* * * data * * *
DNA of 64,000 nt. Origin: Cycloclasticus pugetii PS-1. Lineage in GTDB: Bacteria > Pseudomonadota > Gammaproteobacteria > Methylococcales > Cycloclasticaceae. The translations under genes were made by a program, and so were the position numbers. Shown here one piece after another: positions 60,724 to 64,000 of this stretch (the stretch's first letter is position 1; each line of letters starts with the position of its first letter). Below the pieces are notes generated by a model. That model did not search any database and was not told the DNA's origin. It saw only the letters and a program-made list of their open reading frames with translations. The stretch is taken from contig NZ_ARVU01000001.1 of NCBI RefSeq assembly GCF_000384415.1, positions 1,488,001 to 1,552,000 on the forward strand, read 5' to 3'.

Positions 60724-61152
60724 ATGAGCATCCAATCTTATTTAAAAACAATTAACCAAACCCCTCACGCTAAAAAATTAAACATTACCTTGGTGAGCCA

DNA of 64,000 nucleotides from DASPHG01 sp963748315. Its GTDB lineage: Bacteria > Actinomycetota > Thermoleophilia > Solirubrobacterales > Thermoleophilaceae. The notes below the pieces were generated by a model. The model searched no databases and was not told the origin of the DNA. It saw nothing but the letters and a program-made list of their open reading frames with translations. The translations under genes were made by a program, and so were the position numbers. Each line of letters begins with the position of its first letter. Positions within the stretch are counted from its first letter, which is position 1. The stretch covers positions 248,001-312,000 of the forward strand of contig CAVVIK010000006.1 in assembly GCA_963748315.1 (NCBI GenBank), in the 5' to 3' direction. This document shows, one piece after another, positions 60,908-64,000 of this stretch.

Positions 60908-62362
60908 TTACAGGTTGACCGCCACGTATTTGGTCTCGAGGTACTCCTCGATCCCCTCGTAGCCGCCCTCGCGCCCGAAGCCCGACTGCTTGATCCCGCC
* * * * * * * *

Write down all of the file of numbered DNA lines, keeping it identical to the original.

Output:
DNA of 64,000 nt. Origin: Cycloclasticus pugetii PS-1. Lineage in GTDB: Bacteria > Pseudomonadota > Gammaproteobacteria > Methylococcales > Cycloclasticaceae. The translations under genes were made by a program, and so were the position numbers. Shown here one piece after another: positions 60,724 to 64,000 of this stretch (the stretch's first letter is position 1; each line of letters starts with the position of its first letter). Below the pieces are notes generated by a model. That model did not search any database and was not told the DNA's origin. It saw only the letters and a program-made list of their open reading frames with translations. The stretch is taken from contig NZ_ARVU01000001.1 of NCBI RefSeq assembly GCF_000384415.1, positions 1,488,001 to 1,552,000 on the forward strand, read 5' to 3'.

Positions 60724-61152
60724 ATGAGCATCCAATCTTATTTAAAAACAATTAACCAAACCCCTCACGCTAAAAAATTAAACATTACCTTGGTGAGCCA

DNA of 64,000 nucleotides from DASPHG01 sp963748315. Its GTDB lineage: Bacteria > Actinomycetota > Thermoleophilia > Solirubrobacterales > Thermoleophilaceae. The notes below the pieces were generated by a model. The model searched no databases and was not told the origin of the DNA. It saw nothing but the letters and a program-made list of their open reading frames with translations. The translations under genes were made by a program, and so were the position numbers. Each line of letters begins with the position of its first letter. Positions within the stretch are counted from its first letter, which is position 1. The stretch covers positions 248,001-312,000 of the forward strand of contig CAVVIK010000006.1 in assembly GCA_963748315.1 (NCBI GenBank), in the 5' to 3' direction. This document shows, one piece after another, positions 60,908-64,000 of this stretch.

Positions 60908-62362
60908 TTACAGGTTGACCGCCACGTATTTGGTCTCGAGGTACTCCTCGATCCCCTCGTAGCCGCCCTCGCGCCCGAAGCCCGACTGCTTGATCCCGCC